Parent Connectors is a school-based intervention developed to provide support for families of youth with emotional-behavioral disorders who are involved in special education. The intervention uses weekly phone calls with a trained parent who also has a child with these same types of issues. These trained parents encourage participants to engage in their child's school, mental health services, and the family's informal support network, with the goal of improving the academic and mental health outcomes of these youth.

    Previous research has shown that parent support programs can increase self-efficacy and empowerment of families, as well as help to lower a caregiver's mental health issues and stress. Two pilot studies have demonstrated positive results, as has a feasibility study using Parent Connectors in the day school on Boys Town's Home Campus. Most recently, a four year grant has been funded by the U.S. Department of Education's Institute of Education Sciences to evaluate Parent Connectors. This study will evaluate the program's effectiveness with a randomized control trial involving about 250 families of middle school students in the Lincoln and Omaha areas who have Individualized Education Programs for emotional or behavioral needs. This study is intended to increase family engagement by empowering parents to become more involved in their child's psycho-educational interventions.

    Note: Parent Connectors developers are Krista Kutash and Al Duchnowski, University of South Florida.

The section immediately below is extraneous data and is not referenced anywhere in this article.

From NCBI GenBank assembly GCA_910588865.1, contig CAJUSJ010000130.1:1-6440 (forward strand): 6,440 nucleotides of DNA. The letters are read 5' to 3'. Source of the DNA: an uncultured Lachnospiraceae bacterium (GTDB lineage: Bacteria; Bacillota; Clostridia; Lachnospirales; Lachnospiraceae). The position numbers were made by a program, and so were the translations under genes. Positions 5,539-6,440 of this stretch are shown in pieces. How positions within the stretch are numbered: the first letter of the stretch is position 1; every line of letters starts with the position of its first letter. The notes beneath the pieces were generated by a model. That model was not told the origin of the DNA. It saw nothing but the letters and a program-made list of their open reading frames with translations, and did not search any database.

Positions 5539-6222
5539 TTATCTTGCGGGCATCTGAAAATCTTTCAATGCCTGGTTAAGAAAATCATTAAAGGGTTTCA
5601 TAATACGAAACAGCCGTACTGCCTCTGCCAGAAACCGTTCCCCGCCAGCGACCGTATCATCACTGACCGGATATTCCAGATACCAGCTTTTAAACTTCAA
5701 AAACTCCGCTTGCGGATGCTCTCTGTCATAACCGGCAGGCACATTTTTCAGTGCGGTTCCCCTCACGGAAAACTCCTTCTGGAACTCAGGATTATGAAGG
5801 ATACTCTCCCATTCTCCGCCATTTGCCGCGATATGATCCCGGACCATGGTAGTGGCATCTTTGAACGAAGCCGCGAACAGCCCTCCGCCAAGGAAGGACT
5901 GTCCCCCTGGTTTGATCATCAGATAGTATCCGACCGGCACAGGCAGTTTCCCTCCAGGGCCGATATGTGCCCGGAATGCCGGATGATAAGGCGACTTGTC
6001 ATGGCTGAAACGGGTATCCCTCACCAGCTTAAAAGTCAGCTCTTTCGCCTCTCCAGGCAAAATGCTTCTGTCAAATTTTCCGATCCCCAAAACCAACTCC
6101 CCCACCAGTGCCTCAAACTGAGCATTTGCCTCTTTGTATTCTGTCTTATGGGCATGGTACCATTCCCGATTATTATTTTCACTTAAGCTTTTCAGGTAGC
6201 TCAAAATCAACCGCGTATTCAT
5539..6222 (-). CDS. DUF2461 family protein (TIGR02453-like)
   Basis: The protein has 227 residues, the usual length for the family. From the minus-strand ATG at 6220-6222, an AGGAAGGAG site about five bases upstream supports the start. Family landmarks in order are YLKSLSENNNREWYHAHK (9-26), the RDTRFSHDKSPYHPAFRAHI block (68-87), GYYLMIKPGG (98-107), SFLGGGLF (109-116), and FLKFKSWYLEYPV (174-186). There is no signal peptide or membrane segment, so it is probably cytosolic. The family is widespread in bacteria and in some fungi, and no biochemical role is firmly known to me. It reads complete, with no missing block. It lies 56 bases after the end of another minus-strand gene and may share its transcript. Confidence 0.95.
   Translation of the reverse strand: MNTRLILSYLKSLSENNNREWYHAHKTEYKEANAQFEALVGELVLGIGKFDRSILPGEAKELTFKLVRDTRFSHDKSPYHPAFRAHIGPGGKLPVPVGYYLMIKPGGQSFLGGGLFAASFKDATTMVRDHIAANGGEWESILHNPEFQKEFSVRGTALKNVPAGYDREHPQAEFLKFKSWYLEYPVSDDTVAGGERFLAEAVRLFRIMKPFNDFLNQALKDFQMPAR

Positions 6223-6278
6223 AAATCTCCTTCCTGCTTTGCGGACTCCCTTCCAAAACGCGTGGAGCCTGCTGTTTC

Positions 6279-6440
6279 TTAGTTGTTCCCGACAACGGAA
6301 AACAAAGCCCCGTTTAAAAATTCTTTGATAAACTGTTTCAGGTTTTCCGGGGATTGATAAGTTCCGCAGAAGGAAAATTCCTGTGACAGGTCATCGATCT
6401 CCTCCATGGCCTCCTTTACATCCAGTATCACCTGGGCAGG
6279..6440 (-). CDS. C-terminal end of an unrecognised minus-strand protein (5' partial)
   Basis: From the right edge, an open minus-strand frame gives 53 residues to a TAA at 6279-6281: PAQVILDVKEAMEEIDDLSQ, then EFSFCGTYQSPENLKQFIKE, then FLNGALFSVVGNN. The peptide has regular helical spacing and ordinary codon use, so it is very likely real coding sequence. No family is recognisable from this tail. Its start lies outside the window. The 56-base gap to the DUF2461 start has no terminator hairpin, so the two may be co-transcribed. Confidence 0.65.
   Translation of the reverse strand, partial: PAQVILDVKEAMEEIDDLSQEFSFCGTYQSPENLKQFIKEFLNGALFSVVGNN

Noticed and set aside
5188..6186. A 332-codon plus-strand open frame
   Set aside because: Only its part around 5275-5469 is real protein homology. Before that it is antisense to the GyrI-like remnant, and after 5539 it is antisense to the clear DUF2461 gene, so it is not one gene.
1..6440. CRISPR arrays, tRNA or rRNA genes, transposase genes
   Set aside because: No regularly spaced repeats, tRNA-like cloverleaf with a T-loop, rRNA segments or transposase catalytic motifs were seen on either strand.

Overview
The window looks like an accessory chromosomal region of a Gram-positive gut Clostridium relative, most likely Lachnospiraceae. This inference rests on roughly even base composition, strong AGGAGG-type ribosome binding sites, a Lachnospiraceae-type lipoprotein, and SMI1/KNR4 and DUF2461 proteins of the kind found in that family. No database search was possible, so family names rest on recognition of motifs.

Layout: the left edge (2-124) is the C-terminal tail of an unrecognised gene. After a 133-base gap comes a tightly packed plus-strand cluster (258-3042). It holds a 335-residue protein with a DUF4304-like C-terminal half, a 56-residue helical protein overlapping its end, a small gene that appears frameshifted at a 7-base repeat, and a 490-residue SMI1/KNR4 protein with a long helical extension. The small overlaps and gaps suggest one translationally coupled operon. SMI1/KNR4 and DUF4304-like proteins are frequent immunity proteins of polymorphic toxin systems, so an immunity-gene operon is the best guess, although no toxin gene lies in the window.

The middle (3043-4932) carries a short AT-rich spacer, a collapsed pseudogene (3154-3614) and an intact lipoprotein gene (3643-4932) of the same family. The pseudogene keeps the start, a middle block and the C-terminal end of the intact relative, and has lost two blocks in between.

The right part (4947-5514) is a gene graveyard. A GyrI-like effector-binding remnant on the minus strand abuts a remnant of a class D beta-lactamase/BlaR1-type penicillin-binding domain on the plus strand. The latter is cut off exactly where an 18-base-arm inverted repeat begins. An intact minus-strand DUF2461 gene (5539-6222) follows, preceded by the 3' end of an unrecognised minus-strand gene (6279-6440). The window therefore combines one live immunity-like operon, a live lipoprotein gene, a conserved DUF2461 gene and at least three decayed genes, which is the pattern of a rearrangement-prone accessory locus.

• Health Research

    Studies have shown that at-risk youth have general health problems in addition to psychological risks. Therefore, intervention programs need to address both sets of needs in an integrated fashion. To begin this line of research, Boys Town partnered with researchers at the University of Nebraska-Lincoln.

    Findings from initial studies of youth enrolled in family-style residential care at Boys Town indicate that: 1) approximately one-third of these youth had chronic general health problems; 2) youth with internalizing behavior problems (e.g., anxiety, withdrawal) were associated with greater risk for medical problems, more prescription (non-psychotropic) medications, and higher rates of health care services utilization; and 3) poorer physical health status at intake was associated with poorer treatment outcomes.

    In collaboration with the new Center for Neurobehavioral Research at the Boys Town National Research Hospital ®, we will participate in a new study to explore and address some of the most common health issues among youth at Boys Town. Specifically, research and program staff plan to develop and test an obesity prevention program for youth in residential care. Furthermore, we will attempt to integrate this line of research with related Health Care/Youth Care efforts, particularly those focusing on psychotropic medication utilization and other neurobehavioral research.

    Note: Primary investigators: Tim Nelson, UNL; Kayla Pope, Boys Town

  • Dissemination and Implementation Research

    A growing program of research at Boys Town is focusing on key issues in the dissemination and implementation of evidence-based programs. The Implementation and Mental Health Outcomes Study (IMHOS) examines the relationship between quality of program implementation and therapeutic process factors (e.​g., relationship between treatment providers) to treatment outcomes of youth in the Boys Town Family Home Program SM. Findings have shown, for example, that youth reports of implementation quality have particularly strong associations with outcomes. Additional examinations of implementation fidelity in ongoing randomized trials are being conducted, and economic analyses to determine the benefit-cost ratio and cost-effectiveness of evidence-based programs are underway. Future studies are planned, including tests of strategies to increase engagement in services and to maximize community impact.

    Note: The IMHOS was funded by the National Institute of Mental Health. Primary Investigator: Kristin Duppong Hurley, University of Nebraska-Lincoln.